Staunton, September 22 – Lenin was prepared to make concessions to ethnic groups lest they continue to fight against his project to build a universal communist state, but he was not committed to the kind of universal democratic principles which would have allowed ethnic Russian or multi-ethnic areas to be regional governments, Pavel Luzin says.
That reality and the importance of such principles as personal rights and freedoms, private property and entrepreneurial freedom are highlighted in a new book on the Far Eastern Republic, a short-lived buffer state between Soviet Russia and the Japanese intervention in the early 1920s, the Russian regionalist says (region.expert/dvr-book/).
That book, originally published in English and now in Russian, is Ivan Sablin’s The Far Eastern Republic from Idea to Liquidation (Moscow, 1920). (For a summary of the book and a discussion of the FER in Russia today, see windowoneurasia2.blogspot.com/2020/09/essential-book-on-almost-mythical-far.html.)
The book’s fundamental strength, Luzin says, is its demonstration that “the FER was much more multifaceted than it often appears now and that elements of it reflect things outside the specific political situation in which the Far Eastern Republic was created” and the reasons for its failure.
In the century since the FER existed, the Far East in Russia “has not become less distinctive and the people living there are different not only from citizens of the central and southern part of Russia but also from the people of the Urals and the Siberians,” Luzin continues, a reflected in academic and political discussions about “Pacific Russia” (haefe.org/files/publications/personal/ivanov/Pacific-Russia.pdf).
Sablin shows how the FER reflected the ideas of Siberian regionalism (oblastnichestvo) and also how it came to its “inglorious end” because of “the competition of local nationalisms, which made the consolidation of the republic or other state formation in the Far East simply impossible” given Moscow’s centralist attitudes.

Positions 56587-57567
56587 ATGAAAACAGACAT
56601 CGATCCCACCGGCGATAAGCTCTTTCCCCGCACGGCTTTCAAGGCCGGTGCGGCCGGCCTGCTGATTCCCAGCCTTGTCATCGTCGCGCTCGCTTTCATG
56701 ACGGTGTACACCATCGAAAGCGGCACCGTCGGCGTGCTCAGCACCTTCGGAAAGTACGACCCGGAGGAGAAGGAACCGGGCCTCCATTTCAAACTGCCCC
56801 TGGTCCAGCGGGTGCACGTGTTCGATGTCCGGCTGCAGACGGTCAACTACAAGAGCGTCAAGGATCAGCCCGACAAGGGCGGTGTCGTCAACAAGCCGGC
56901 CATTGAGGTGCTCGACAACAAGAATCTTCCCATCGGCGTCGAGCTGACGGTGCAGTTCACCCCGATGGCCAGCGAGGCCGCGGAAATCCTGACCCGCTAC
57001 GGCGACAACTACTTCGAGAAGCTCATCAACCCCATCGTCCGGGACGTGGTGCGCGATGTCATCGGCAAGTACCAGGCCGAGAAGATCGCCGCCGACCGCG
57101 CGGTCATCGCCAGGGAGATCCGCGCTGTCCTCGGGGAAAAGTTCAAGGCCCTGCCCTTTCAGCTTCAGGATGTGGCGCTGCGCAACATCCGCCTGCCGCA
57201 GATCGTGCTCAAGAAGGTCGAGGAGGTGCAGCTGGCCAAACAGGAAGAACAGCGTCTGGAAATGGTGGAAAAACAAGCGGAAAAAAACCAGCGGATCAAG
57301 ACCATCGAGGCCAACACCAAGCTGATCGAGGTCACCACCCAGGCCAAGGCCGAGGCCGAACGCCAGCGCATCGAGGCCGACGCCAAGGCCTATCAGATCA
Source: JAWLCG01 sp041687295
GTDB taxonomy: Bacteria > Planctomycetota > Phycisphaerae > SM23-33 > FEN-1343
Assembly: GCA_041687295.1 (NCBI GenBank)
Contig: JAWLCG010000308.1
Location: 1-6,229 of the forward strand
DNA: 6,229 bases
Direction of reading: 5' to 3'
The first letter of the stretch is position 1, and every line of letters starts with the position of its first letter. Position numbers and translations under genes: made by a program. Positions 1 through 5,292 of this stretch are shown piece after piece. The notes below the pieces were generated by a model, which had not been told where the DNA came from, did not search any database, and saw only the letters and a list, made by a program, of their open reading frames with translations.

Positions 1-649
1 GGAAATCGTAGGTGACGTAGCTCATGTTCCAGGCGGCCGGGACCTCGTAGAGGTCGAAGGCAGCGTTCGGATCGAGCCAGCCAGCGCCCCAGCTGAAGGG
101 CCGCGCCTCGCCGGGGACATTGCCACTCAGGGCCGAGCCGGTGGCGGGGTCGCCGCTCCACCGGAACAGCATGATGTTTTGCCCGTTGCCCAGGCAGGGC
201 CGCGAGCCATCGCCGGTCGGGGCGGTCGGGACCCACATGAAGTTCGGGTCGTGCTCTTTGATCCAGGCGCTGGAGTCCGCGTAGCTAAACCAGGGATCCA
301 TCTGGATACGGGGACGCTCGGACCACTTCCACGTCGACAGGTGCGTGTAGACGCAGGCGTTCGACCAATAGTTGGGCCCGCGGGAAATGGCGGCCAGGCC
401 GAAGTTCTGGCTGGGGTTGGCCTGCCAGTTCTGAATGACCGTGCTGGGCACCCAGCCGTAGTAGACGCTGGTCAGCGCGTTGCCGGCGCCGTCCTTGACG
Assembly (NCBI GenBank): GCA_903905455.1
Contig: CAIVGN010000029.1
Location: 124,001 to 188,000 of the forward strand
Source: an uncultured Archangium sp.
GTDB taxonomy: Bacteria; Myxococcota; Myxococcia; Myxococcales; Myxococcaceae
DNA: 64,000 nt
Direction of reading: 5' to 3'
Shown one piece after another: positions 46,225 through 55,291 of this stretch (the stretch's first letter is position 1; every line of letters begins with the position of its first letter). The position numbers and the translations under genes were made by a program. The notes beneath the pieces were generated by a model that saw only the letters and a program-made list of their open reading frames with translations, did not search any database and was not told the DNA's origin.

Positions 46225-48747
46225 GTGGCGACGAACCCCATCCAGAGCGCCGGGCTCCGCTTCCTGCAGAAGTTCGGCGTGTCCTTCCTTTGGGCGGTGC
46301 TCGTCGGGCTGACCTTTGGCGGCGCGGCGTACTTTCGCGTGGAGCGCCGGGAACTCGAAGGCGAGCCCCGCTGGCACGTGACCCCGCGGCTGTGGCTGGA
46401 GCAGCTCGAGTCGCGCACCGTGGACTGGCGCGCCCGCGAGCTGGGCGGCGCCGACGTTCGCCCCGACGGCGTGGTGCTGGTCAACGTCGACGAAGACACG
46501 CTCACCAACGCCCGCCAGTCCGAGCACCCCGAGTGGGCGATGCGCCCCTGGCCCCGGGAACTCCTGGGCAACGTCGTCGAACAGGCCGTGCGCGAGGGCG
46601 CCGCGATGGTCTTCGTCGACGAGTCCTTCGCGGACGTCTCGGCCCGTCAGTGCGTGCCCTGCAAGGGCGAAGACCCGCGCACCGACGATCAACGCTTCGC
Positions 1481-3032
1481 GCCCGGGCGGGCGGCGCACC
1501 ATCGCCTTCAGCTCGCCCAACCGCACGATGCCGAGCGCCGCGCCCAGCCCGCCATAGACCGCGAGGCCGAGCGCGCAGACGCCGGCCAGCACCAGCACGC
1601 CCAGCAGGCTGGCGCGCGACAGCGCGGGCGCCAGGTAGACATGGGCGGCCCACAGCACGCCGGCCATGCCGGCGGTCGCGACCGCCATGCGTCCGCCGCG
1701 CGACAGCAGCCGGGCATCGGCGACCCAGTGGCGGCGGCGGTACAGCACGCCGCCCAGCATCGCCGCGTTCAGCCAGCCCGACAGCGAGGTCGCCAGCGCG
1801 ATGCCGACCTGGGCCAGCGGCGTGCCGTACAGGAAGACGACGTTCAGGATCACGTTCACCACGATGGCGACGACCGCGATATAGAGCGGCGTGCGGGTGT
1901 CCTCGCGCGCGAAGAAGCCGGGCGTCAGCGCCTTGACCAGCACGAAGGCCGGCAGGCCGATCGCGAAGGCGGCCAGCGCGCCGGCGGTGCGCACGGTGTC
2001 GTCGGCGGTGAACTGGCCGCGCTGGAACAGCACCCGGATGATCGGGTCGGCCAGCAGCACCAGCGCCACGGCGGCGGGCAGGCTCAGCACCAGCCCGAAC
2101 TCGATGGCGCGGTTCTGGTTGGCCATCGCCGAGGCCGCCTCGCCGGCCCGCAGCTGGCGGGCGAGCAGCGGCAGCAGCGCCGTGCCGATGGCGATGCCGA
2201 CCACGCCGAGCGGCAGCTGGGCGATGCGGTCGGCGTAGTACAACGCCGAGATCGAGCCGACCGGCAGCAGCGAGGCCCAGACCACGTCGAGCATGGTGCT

“In reality, the Leninist reading of the right of nations to self-determination allowed for the handing over of statehood on an ethnic basis,” but it made no provision for a territory without a dominant nationality. And at the same time, “the opponents of the Bolsheviks were unable to present a clear alternative” because many of them were Russian centralists too.
Unfortunately, Luzin continues, the situation is not much different today. Moscow remains centralist as do many Russians in the regions, and neither group is committed to the kind of universalist principles which would allow a genuine regional government to arise. Even those who talk about a Pacific Russia do so in the context of asking how much Moscow will give it.
Only when people move beyond that paradigm, as the people of Khabarovsk are doing now, is there a real possibility of creating regional governments worthy of the name. The FER remains important as a clear sign of what is needed in that regard if any region is to succeed, Luzin concludes.